Peekaboo by Portia Malik
Responding to the increase in popularity of open water swimming in the Royal Docks, Peekaboo is a playful seated changing space for swimmers, providing privacy when changing in and out of wetsuits. The sweeping freestyle stroke-inspired arm enclosures envelope and structurally support the users, while also incorporating hooks for a towel.
Peekaboo is supported by James Latham plc and fabricated by We Are Limitless Limited.
Royal Breath by Studio Who
Royal Breath emerges as a kit of modular elements inspired by the industrial development and modernisation that characterises London and the Royal Docks. The diverse ventilation ducts are chained to create a meandering, playful and sculptural shape, which winds up from the ground looking towards the water. Its golden coating gives a distinct royal character, catching the attention of the public while also reflecting the changing environment and light throughout the day.
Royal Breath is supported by Universal Spraying Ltd.
The Buoys are Back in Town by McCloy + Muchemwa
Seeking to flip perceptions and provoke wonder, The Buoys are Back in Town sees simple and attractive Polyform buoys re-imagined into a modular seating system that can be an engaging conversation starter for everyone to enjoy. In challenging our familiarity with these ordinary objects, this bright, floating bench makes use of the particular and strange visual qualities of the buoy to provide a place for looking out across the docks, watching boats and aeroplanes – a seat suspended on air.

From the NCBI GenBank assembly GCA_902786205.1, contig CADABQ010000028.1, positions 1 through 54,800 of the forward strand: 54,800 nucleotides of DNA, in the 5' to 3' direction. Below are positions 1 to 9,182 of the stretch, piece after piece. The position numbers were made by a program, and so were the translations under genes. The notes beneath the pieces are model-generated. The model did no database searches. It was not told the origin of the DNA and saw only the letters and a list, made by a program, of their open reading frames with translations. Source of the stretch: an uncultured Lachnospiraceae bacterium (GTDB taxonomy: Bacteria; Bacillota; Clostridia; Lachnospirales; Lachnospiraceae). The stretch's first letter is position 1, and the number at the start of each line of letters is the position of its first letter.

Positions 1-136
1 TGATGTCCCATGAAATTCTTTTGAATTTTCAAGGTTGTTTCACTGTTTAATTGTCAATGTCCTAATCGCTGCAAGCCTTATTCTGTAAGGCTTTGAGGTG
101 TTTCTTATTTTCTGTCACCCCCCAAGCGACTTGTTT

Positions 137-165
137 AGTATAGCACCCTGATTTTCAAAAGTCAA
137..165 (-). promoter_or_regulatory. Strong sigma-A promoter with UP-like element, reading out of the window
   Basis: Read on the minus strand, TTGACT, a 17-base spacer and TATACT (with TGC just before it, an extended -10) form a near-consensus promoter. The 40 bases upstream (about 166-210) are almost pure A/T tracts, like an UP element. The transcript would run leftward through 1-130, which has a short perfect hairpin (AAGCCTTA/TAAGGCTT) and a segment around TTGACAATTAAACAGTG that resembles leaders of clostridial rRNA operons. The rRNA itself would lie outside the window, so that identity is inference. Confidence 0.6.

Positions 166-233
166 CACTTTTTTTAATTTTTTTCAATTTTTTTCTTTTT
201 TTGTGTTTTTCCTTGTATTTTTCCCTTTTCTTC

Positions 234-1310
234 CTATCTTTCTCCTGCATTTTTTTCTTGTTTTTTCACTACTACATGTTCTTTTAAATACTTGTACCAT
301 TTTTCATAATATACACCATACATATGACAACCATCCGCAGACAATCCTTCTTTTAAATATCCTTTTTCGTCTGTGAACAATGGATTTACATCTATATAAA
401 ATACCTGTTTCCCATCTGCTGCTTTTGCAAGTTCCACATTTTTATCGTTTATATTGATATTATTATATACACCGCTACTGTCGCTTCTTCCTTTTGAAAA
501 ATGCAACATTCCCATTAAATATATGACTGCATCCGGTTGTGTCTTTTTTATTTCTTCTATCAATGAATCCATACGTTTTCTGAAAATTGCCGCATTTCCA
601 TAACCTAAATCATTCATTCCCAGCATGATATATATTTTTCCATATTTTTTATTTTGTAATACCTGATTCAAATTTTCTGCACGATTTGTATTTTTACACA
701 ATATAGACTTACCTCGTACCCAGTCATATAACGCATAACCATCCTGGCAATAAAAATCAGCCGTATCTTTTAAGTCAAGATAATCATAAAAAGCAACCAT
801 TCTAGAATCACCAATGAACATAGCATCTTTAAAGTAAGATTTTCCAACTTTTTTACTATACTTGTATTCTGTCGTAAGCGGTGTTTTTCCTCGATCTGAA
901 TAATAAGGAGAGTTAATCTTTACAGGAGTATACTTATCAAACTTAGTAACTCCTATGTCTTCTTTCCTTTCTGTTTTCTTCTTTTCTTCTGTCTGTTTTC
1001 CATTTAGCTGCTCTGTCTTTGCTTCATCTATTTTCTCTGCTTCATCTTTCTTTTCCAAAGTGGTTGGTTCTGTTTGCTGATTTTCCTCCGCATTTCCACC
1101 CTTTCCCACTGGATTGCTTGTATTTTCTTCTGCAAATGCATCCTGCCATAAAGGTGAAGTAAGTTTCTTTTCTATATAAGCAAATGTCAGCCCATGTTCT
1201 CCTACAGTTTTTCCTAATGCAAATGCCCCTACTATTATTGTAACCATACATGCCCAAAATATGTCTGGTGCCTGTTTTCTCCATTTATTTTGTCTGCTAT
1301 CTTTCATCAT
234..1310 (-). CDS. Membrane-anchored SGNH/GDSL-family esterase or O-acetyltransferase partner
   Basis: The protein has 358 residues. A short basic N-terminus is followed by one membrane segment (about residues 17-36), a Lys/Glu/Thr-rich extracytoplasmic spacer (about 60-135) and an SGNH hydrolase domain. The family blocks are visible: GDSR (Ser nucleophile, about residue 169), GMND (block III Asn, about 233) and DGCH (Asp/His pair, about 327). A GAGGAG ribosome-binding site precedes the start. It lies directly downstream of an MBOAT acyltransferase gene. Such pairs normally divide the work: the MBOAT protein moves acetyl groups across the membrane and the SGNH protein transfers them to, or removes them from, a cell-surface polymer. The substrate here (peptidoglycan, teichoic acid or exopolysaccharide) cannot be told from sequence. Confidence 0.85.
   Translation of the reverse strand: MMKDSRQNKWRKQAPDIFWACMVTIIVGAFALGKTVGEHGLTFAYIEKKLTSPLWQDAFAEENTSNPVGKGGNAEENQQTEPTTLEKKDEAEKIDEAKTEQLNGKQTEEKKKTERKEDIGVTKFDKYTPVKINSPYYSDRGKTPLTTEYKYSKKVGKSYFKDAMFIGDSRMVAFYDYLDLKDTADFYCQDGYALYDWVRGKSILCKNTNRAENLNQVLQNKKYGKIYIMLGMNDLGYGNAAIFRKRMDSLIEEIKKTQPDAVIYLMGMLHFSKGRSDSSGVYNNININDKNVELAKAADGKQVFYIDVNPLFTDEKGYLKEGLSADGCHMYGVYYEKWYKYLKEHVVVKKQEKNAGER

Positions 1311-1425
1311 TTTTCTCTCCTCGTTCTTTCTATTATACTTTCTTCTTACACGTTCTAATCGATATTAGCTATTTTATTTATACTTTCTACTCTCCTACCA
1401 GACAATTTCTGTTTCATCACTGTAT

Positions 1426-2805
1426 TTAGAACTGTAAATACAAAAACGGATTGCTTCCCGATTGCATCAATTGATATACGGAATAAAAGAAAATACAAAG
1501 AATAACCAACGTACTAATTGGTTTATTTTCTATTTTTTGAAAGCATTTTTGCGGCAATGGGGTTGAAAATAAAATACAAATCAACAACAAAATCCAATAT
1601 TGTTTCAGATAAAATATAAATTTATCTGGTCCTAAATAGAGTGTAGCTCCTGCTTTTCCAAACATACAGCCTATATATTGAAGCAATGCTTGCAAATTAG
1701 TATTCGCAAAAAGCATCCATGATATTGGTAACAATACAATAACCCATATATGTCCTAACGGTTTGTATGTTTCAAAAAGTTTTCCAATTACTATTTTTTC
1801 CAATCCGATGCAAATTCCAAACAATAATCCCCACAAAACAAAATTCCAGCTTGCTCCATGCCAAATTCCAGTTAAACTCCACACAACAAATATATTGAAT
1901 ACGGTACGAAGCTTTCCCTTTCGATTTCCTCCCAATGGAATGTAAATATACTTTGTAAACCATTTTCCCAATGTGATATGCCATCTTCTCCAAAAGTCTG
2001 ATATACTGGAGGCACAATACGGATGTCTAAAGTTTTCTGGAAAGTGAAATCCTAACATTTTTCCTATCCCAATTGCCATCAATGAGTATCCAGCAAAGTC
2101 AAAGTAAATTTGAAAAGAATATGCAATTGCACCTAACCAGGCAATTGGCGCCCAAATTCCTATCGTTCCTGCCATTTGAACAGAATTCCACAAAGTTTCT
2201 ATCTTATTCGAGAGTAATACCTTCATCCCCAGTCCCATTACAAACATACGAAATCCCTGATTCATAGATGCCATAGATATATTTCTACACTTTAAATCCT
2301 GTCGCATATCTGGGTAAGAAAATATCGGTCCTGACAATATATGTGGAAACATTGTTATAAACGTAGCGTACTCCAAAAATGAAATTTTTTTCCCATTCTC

The Buoys are Back in Town is supported by Boat Fenders Direct
Roly Poly by Nasios Varnavas and Era Savvides of Urban Radicals, in collaboration with Millimetre and Sanne Visser
Inspired by the signalling buoys and rope making traditions of a remarkably rich era for the river Thames, Roly Poly revives and reinterprets these once prominent elements of the Royal Docks’ history to create a playful and interactive rocking bench.
Semaphore by Parallel Collective
Semaphore explores the Royal Docks’ heritage through colour and material. The modular design references the maritime signal flags which are an international code system used to communicate with ships. Made from natural terrazzo, this bench draws upon the rich stone aggregates of the Thames’ riverbed. The resulting colourful “alphabet” celebrates the naval history of the area, drawing the attention of passers-by and reflecting the cultural diversity of the neighbourhood.
Semaphore is supported by InOpera Group, specialists in natural stone and terrazzo finishes, and Henny Ltd, building contractors and fitting partners.